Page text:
(Bloomberg) — The expected slowdown at Microsoft Corp.’s cloud-computing business is coming as a disappointment to some investors who had counted on the software giant to be relatively resistant to a potential recession.
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The stock has missed out on most of the January rally in tech and some analysts have started turning negative on it after years in which the company enjoyed overwhelmingly bullish ratings.
Bears say it won’t be time to buy until a slowdown or contraction is more fully priced in. Microsoft will give some clues as to how the business is doing when it reports quarterly earnings after the close on Tuesday.
“There could be better entry points ahead, especially if we see a pullback in economic growth,” said Timothy Ghriskey, senior portfolio strategist at Ingalls & Snyder, which has about $7 billion in assets.
Microsoft shares have outperformed the technology benchmark Nasdaq 100 Index in recent years, in part because the company has long been seen as able to withstand a weakening economy. Yet faced with spending cutbacks by its corporate clients, the company last week joined its peers in cutting jobs.
John DiFucci, an analyst at Guggenheim, slapped a sell rating on Microsoft, the first on the stock in more than three years. He cited growth concerns at the company’s Windows and Azure cloud computing businesses. That followed UBS Group AG, which this month cut its view on the stock, writing that Azure “is entering a steep growth deceleration that could prove to be worse in FY23/FY24 than investors are modeling.”
To be sure, the cloud operation — which competes with Amazon.com Inc.’s Amazon Web Services — is cranking out double-digit revenue growth. The problem is that it’s cooling off at a time when investor expectations are still high.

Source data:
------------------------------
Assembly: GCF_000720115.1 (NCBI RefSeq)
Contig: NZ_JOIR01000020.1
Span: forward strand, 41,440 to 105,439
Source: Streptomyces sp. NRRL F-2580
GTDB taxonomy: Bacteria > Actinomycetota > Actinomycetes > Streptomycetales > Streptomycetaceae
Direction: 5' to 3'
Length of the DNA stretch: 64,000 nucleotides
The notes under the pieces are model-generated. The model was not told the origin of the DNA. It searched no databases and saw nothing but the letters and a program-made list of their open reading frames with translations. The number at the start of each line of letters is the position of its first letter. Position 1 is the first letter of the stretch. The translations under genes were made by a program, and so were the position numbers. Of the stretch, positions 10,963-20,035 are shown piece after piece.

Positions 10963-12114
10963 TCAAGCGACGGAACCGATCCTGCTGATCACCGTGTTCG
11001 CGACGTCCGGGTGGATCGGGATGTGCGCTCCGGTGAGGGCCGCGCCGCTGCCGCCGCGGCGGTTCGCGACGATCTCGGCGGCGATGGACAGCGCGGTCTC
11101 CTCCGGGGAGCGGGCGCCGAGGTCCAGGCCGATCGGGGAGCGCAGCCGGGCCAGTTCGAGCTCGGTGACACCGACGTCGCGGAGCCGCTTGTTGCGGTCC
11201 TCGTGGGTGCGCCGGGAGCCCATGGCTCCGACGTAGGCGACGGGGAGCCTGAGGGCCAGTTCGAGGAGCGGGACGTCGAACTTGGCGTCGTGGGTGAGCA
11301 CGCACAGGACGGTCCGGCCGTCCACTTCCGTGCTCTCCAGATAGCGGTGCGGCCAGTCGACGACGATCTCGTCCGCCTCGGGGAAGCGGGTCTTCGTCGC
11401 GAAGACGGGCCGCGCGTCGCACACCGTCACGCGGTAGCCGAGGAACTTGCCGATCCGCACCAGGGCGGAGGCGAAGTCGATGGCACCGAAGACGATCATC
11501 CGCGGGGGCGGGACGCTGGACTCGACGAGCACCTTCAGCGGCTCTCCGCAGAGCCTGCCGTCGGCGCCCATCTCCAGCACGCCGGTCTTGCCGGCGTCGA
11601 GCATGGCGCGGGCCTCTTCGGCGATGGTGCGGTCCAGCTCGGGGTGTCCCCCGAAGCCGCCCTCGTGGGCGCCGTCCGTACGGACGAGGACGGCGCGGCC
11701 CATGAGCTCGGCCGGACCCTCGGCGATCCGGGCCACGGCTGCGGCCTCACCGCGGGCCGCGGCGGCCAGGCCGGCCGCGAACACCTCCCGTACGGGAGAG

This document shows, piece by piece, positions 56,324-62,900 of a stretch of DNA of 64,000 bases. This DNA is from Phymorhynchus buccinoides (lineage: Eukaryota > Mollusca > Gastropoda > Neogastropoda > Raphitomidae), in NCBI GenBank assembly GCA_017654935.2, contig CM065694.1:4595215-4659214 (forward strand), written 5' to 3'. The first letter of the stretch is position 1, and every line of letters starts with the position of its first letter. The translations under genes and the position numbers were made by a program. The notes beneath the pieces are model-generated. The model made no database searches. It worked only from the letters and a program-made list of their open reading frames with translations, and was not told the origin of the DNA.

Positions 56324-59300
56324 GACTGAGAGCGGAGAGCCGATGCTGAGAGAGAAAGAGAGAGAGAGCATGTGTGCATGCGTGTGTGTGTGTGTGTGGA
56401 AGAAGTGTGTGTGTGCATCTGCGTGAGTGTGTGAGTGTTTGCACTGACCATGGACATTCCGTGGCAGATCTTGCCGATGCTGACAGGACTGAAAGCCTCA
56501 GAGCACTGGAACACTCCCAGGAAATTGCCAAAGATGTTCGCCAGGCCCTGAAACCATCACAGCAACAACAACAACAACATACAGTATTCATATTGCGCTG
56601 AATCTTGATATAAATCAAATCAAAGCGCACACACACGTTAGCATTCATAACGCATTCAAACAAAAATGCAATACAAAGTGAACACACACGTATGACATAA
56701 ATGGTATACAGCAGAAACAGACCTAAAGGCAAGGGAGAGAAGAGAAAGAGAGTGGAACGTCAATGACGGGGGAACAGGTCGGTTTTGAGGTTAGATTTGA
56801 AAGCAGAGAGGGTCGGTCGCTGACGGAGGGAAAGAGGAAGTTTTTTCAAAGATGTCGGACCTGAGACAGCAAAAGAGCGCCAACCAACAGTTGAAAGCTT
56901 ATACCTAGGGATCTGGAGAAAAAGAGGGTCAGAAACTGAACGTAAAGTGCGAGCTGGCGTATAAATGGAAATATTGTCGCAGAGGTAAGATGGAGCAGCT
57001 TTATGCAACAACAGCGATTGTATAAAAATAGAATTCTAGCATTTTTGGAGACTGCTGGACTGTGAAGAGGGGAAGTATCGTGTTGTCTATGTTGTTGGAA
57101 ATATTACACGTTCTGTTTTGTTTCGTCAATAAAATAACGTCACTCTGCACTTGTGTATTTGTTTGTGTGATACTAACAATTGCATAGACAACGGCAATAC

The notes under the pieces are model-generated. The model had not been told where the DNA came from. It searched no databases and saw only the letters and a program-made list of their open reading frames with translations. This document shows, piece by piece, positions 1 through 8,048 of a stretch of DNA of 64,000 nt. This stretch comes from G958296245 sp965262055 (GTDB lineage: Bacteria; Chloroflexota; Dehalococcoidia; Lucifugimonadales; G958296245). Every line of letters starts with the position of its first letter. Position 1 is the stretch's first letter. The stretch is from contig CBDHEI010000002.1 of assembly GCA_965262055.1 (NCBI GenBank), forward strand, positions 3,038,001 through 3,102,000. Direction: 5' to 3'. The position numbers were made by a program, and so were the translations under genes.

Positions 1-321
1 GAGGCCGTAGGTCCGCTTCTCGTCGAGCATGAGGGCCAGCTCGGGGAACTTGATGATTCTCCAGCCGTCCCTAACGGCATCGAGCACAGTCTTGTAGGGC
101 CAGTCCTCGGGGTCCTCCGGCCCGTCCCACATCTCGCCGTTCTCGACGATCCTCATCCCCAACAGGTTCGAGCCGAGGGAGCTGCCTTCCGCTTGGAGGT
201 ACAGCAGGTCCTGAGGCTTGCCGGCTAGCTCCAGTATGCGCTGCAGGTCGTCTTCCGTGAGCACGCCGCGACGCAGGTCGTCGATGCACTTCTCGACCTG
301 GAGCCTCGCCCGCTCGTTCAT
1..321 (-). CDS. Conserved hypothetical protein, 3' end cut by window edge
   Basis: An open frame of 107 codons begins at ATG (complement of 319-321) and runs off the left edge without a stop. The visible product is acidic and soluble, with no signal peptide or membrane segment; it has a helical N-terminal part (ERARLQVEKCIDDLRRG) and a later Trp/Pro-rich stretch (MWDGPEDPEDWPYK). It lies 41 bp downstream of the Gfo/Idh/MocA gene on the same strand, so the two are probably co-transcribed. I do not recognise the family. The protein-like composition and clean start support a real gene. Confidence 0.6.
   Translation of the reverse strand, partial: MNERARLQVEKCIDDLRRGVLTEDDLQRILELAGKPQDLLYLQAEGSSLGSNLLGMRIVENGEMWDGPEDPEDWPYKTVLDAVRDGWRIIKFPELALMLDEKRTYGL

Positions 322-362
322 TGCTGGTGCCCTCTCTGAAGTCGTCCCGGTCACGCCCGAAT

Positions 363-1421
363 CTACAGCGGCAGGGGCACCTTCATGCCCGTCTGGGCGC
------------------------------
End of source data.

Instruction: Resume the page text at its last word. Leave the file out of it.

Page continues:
Analysts on average expect Azure sales to increase 34% at constant exchange rates this year and slow to 26% in 2024, according to Bloomberg data. Microsoft warned in October that Azure sales would rise by about 37% for its fiscal second quarter that ended in December, down from a 42% rate in the prior three months.
Even after slumping 29% last year, Microsoft trades at about 23 times projected earnings, just above its 10-year average, according to Bloomberg data.
“The public cloud segment has been the strongest secular growth trend in all of enterprise IT recently,” said Stefan Slowinski, an analyst at BNP Paribas Exane. If the cloud business is weakening then that makes “investors even more cautious about the market overall.”
Microsoft is still investing in Azure — it announced Monday it will invest more in OpenAI, the pioneering artificial intelligence research lab behind ChatGPT. The company said last week it was making OpenAI tools broadly available to its cloud customers, and would add the ChatGPT bot “soon.”
Tech Chart of the Day
The Nasdaq 100 Index, stuck in a range despite sporadic rallies over the past year, now is showing signs of breaking out. The tech-heavy gauge has jumped 5.1% in the past two sessions, fueled in part by strong Netflix Inc. results and job cut announcements from Alphabet Inc. and Spotify Technology SA. The index is down less than 1% on Tuesday, hovering around its downward trend line — a level it has failed to breach on multiple occasions in 2022. Big Tech earnings, which Microsoft kicks off Tuesday, should determine if this upward momentum has enough steam to carry on, says Gurmit Kapoor, Aurel BGC cross-asset sales trader.
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–With assistance from Thyagaraju Adinarayan, Ryan Vlastelica and Michael Msika.
(Updates to market open.)
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